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A Study of the Book of Ruth – Part 1
God Behind the Seen
Bruce A. Hess
Now, if you would, please take out the Word of God and I want you to turn in the Word of God to the Book of Ruth…the Book of Ruth, in the Old Testament. The Book of Ruth is actually the eighth book in the Old Testament. You have Genesis, Exodus, Leviticus, Numbers, Deuteronomy. And then you have Joshua, and then you have Judges, and then you have Ruth. So, you ought to be able to locate that book.
Whenever we move into the Old Testament—or we could more accurately describe it as being the Hebrew Scriptures—my mind always goes to the book of 1 Corinthians and chapter number 10, and verse 11, where Paul tells us this, he says, “These things happened to them.” Who are the ‘them?’ That would be the people of the Hebrew Scriptures, the people of the Old Testament. “These things happened to them as an example, and they were written for our instruction.”
So, although the events we are going to be looking at today happened more than 3,000 years ago, the lessons there are highly practical. The principles are highly relevant, and we need to lean into them because they were written as an example for us and for our instruction.
The series we are going to begin today on the book of Ruth, I’ve entitled “God Behind the Seen.” [a play on words in English, ‘behind the scene’ is a movie term] A major theme in the book of Ruth is one of my favorite truths about God. That is the theme of God’s providence. You might say, well, what do you mean, God’s providence? Well, I have a definition of God’s providence here. This is what it means. It means,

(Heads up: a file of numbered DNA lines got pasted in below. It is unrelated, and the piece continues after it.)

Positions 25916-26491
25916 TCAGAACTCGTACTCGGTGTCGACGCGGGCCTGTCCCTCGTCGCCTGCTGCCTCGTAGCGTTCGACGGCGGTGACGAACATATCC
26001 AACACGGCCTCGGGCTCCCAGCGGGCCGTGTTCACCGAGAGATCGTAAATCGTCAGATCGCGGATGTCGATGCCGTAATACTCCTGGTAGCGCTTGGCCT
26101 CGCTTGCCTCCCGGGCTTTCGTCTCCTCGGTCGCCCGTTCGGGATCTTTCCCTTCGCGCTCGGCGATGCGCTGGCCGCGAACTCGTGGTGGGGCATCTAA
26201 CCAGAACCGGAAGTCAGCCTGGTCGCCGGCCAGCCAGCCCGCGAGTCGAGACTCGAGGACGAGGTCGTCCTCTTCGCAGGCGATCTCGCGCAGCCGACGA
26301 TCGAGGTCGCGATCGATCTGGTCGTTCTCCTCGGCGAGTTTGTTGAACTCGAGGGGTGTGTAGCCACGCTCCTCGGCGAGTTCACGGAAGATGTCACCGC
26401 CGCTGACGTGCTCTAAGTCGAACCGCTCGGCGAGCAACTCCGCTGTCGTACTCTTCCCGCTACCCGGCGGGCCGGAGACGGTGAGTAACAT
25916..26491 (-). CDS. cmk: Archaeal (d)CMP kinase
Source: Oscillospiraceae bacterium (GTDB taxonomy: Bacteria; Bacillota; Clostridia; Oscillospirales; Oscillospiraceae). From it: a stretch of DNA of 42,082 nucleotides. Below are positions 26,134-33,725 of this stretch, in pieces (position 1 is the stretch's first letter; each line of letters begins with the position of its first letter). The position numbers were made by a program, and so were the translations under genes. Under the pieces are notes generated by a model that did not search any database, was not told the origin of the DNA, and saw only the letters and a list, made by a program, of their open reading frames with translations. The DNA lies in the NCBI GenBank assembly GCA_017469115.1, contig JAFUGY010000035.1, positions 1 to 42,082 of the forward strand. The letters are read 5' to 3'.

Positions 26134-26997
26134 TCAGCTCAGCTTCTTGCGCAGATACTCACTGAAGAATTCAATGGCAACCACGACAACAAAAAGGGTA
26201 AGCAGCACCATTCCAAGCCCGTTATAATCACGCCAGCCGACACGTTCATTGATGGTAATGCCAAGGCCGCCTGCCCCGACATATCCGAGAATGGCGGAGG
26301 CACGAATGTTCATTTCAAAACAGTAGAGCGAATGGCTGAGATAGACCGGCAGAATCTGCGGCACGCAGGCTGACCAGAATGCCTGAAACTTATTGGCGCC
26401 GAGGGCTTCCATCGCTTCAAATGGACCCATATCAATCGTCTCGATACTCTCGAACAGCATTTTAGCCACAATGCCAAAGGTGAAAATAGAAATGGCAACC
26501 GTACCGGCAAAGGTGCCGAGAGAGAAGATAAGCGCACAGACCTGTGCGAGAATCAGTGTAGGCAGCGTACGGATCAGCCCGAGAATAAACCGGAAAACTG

God’s purposeful acts in governing the world in accordance with His eternal plan and for His ultimate honor and glory.
That theme of providence of God is a very prominent theme in the book of Ruth. What does this mean, God’s providence? Well, it means that He is always active. It means that He is at work in all the events of life. He is at work in the blessings that we experience. He is at work in the people that we meet. He is at work in the circumstances that we face. It means that He is active and at work even in the midst of adversity that may come in our life; even in the midst of some heartache that we may experience.